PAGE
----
THE OLD WOMAN AND THE CAT
These tales were originally translated to the English language by A. G. Seklemian and Z. C. Boyajian
Once upon a time there was an old woman who had a goat. She milked the goat every day and kept the milk in the cupboard; but a sly cat came and licked it up. One day, however, the old woman succeeded in getting hold of the cat, cut off her tail as a punishment, and let her go.
“Meow! meow!” cried the cat; “Give me my tail!”
“Bring me my milk and I will give you your tail,” said the old woman.
The cat went to the goat and said: “Goat, kind goat, do give me some milk! I will give it to the old woman and get back my tail.”
“Bring me some boughs from that tree, and I will give you milk,” answered the goat.
The cat went to the tree and said, “O good tree, do give me some boughs! I will take them to the goat, get a little milk and give it to the old woman, and get back my tail.”
“Bring me some water and I will give you some boughs,” answered the tree.
The cat went to the water-carrier and said, “Kind water-carrier, give me some water! I will take it to the tree and get some boughs, give them to the goat and get some milk, and give it to the old woman and get my tail.”
“Bring me a pair of shoes and I will give you some water,” said the water-carrier.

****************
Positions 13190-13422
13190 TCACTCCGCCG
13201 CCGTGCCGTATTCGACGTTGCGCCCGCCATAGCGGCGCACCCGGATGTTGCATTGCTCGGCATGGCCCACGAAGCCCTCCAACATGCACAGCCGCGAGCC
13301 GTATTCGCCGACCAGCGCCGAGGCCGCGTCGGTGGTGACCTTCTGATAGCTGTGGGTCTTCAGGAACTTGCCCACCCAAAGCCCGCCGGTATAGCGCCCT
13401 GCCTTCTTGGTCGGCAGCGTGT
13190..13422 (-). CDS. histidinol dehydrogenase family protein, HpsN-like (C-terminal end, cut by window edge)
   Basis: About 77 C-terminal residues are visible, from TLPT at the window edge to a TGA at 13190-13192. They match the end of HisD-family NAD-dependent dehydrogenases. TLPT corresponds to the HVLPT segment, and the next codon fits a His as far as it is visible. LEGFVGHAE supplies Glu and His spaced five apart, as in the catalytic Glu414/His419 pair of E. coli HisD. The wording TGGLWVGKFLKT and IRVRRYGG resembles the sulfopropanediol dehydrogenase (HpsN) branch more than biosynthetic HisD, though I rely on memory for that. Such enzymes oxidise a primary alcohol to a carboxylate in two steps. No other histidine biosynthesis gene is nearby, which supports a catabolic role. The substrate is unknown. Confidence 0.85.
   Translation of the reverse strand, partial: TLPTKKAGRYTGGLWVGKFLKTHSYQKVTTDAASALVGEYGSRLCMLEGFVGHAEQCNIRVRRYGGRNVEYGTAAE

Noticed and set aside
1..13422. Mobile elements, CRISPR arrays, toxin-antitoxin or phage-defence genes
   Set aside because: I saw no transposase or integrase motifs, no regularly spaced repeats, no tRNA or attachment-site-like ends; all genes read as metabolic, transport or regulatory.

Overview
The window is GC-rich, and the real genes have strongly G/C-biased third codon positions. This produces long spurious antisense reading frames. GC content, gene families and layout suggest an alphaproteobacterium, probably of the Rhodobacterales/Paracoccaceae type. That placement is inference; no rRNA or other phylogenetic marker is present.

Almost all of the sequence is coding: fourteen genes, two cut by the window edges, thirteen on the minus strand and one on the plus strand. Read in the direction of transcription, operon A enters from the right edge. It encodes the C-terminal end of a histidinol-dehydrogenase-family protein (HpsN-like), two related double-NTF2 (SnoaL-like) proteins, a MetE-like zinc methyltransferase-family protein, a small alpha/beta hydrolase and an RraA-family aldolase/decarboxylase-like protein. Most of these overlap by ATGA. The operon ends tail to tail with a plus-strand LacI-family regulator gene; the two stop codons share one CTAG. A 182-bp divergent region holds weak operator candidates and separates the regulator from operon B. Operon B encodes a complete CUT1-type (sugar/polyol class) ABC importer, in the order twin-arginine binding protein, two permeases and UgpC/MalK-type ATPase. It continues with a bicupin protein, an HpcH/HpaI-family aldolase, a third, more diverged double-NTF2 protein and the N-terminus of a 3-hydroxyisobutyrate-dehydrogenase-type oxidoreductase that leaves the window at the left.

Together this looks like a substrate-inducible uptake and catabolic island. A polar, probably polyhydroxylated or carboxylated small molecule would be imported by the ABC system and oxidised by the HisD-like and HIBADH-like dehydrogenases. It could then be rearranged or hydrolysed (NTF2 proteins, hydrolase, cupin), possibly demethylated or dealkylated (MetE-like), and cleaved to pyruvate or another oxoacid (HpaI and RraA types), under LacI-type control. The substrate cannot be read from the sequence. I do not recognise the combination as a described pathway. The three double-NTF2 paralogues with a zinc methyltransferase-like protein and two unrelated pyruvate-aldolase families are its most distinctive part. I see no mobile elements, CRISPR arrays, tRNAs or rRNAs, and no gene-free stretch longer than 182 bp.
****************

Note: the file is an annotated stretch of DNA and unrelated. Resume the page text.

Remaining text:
The cat went to the shoemaker and said, “Shoemaker, good shoemaker, do give me a pair of shoes! I will give them to the water-carrier, who will give me some water; I will take it to the tree and get some boughs for the goat; she will give me some milk, which I will take to the old woman and get my tail.”
“Bring me an egg and I will give you a pair of shoes,” said the shoemaker.
The cat went to the hen and said, “Hen, good hen, do lay me an egg! I will take it to the shoemaker and get a pair of shoes for the water-carrier; he will give me some water, which I will take to the tree and get some boughs for the goat; she will give me some milk, which I will take to the old woman and get my tail.”
“Bring me some barley and I will lay an egg for you,” answered the hen.
The cat went to the threshing-floor and said, “Threshing-floor, kind threshing-floor, do give me some barley!”
The threshing-floor said: “There, you may gather the scattered barley which my good master has left as food for the birdies and ants.”
The cat gathered the barley and took it to the hen, which laid her an egg. She took the egg to the shoemaker and got a pair of shoes. She took the pair of shoes to the water-carrier and got a pailful of water for the tree. The tree gave her some boughs that she took the goat. The goat gave her some milk that she took to the old woman.
“Here is your tail,” said the old woman, “and be careful from now on not to steal my milk.”
The cat took her tail and tried to stick it in its place but she could not. She tried over and over again to stick it with resin, with tar and with glue, but it was of no use. So that cat has remained tailless to this day, as a sign of her being a thief.